WHAT DO YOU BELIEVE?
I do not believe in gods, devils, angels, ghost, gnomes, fairies, ogres, zombies, vampires, werewolves, and things that go bump in the night. However, I do like the macabre, and enjoy reading (and viewing) horror stories.
During the 1980’s my wife and I moved into an isolated, one hundred- fifty year old farm house, one mile off the main road in the middle of the Maine wilderness. The house had no neighbors, no electricity and no running water; and at night, in bed, by lamp light, my wife would read aloud a chapter from Stephen King’s Salem’s Lot. It was scary as hell.
I am a member at large of The Occupants of the Empty House - a scion society of the Baker Street Irregulars - which hold their meetings in Du Quoin, Illinois. We are a group dedicated to the study of the chronicles of Dr. John Watson and Sherlock Holmes.
One of the Sherlock Holmes monographs I published in the Beeman’s Christmas Annual was an insight to “THE ADVENTURE OF THE SUSSEX VAMPIRE; and I offer it here as a comment of interest at the kick-off of the new season of True Blood on HBO.
BRITIAN AND VAMPIRISM IN THE NINETEENTH CENTURY: as related to “THE ADVENTURE OF THE SUSSEX VAMPIRE.”
But first, on earth as Vampire sent,
Thy corpse shall from its tomb be rent:
Then ghastly haunt thy native place,
And suck the blood of all thy race;
There from thy daughter, sister, wife,
At midnight drain the stream of life;
Yet loathe the banquet which perforce
Must feed thy livid living corpse.
Thy victims are they not yet expire
Shall know the demon for their sire,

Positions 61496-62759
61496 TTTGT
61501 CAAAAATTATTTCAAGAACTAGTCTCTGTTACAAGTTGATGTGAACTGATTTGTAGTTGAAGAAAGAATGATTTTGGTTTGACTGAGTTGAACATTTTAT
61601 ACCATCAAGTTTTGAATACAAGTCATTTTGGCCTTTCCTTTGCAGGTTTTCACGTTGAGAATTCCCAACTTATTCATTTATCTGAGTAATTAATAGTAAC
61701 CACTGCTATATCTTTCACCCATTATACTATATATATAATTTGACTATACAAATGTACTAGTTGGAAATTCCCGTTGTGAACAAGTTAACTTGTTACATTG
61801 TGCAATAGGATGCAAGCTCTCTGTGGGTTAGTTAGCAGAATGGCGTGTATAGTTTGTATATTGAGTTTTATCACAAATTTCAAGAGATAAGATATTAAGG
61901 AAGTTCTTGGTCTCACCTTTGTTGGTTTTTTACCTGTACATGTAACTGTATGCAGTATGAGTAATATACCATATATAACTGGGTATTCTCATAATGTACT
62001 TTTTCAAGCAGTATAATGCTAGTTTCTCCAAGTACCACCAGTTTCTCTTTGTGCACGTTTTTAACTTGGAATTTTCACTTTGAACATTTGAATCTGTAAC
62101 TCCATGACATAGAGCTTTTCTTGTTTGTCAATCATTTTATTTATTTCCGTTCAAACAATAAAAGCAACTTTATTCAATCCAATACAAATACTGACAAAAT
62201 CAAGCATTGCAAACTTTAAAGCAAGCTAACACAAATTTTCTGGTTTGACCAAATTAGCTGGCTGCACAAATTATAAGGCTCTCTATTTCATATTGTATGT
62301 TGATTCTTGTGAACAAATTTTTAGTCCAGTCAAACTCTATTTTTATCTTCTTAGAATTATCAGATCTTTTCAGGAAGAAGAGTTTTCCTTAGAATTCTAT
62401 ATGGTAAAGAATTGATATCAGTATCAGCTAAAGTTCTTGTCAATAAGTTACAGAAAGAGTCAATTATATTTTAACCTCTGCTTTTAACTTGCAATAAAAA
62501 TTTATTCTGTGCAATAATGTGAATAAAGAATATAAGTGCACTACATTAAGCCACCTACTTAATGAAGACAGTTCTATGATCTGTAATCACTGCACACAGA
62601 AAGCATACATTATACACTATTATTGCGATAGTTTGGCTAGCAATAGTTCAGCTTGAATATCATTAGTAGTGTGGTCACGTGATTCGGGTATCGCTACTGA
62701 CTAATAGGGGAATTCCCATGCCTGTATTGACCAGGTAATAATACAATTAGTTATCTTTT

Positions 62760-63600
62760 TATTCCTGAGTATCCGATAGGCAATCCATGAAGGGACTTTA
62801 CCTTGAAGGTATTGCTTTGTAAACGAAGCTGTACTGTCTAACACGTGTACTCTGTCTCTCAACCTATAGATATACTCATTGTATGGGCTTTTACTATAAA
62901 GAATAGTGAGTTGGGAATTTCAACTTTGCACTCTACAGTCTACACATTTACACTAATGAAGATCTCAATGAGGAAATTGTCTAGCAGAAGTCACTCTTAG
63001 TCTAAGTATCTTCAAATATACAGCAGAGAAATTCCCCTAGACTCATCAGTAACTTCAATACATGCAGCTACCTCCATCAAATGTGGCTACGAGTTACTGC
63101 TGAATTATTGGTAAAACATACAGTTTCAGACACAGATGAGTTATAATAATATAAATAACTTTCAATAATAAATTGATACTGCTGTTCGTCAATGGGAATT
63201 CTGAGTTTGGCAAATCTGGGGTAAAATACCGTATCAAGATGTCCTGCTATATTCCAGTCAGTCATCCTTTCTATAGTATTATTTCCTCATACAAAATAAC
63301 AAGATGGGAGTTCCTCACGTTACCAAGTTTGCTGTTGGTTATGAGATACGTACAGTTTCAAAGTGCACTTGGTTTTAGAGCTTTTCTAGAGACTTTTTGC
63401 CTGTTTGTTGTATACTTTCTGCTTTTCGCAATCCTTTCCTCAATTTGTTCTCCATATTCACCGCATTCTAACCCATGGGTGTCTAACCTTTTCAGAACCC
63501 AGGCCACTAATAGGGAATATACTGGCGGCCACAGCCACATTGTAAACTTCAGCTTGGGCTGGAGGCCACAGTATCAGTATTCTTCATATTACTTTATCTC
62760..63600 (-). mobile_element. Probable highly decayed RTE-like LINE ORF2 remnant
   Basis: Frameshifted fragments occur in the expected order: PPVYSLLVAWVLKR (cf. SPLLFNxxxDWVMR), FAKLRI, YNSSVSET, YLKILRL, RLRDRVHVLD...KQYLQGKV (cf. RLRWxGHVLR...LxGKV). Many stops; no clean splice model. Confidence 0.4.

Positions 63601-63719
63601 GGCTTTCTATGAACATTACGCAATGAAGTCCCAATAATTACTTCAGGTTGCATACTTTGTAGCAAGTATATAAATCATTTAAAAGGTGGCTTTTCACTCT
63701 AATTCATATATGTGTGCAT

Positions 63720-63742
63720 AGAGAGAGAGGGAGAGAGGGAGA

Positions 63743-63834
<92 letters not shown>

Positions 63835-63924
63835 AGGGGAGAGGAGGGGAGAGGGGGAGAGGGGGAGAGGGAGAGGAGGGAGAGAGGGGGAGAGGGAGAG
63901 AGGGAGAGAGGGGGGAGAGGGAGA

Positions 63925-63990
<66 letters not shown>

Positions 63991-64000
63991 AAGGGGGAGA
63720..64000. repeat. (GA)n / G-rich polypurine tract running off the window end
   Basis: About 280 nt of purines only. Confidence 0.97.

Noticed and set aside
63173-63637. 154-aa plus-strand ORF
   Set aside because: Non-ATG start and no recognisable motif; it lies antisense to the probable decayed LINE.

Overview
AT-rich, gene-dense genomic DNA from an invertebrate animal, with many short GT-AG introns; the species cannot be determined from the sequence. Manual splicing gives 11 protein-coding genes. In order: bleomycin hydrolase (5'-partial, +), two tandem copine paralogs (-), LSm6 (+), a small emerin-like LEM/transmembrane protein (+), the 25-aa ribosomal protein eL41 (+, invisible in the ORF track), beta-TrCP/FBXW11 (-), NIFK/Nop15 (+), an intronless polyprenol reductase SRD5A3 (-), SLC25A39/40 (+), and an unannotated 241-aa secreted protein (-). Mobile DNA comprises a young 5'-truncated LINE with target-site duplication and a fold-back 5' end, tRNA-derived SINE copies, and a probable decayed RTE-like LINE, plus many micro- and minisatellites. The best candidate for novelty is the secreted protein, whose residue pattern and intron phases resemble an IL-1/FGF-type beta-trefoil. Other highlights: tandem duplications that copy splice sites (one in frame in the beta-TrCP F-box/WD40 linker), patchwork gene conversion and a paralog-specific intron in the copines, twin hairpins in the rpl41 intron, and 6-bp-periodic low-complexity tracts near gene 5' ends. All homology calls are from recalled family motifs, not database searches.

As cursing thee, thou cursing them,
Thy flowers withered on the stem
From: The Gaiour,” by Lord Byron
Baring-Gould sets the date for “The Adventure of the Sussex Vampire” as taking place between Thursday, November 19, to Saturday, November 21, 1896.
Holmes: “The idea of a vampire was to me absurd. Such things do not happen in criminal practice in England.”
Between 1600 and 1800 while Britain and Western Europe were in the throws of witch mania, Eastern Europe was experiencing vampire frenzy. In the East, even government officials frequently were involved in the hunting and staking of vampires. Westerners never seriously considered the existence of vampires until the mid eighteenth century when there was an outbreak of alleged vampire attacks in East Prussia (1721), and Austro-Hungary (1725).
Two famous cases involved Peter Plogojowitz and Arnold Palole.
Both of these cases were well documented by government officials who examined the facts and the bodies. These two cases created an epidemic of alleged vampire attacks in rural villages; resulting in a score of bodies being exhumed. Eventually the Austrian Empress Marie Theresa sent her personal physician to investigate. He reported back to her that vampires did not exist. The Empress passed laws prohibiting the opening of graves and the desecration of bodies, bringing an end to the vampire frenzy in Austria. (Vampires in Myth and History, by Beverley Richardson.)
One reason for the dichotomy of folklore between Western and Eastern Europe can be attributed to the split that took place in 1054 between the Orthodox Church in the East, and the Roman Catholic Church in the West. This difference can be linked to centralizing the vampire myth to Eastern Europe. The belief of the Catholic Church was that the bodies of saints would not decay in the grave; while the Orthodox Church believed that undecayed corpses were a sign of evil and a link to Satan.
In 1486 the Catholic Church had published The Malleus Maleficarium as a handbook for the discovery and eradication of witches. It also covered vampires and how they should be dealt with. By 1600 this treatise was being used as a “bible” by witch and vampire hinters across Europe. (Christianity and Vampirism, by Angie McKaig.)
Holmes: “Make a long arm Watson and see what V has to say.” I leaned back and took down the great volume to which he referred…”Hello! Good old index. You can’t beat it. Listen to this, Watson: Vampirism in Hungary and again in Transylvania.”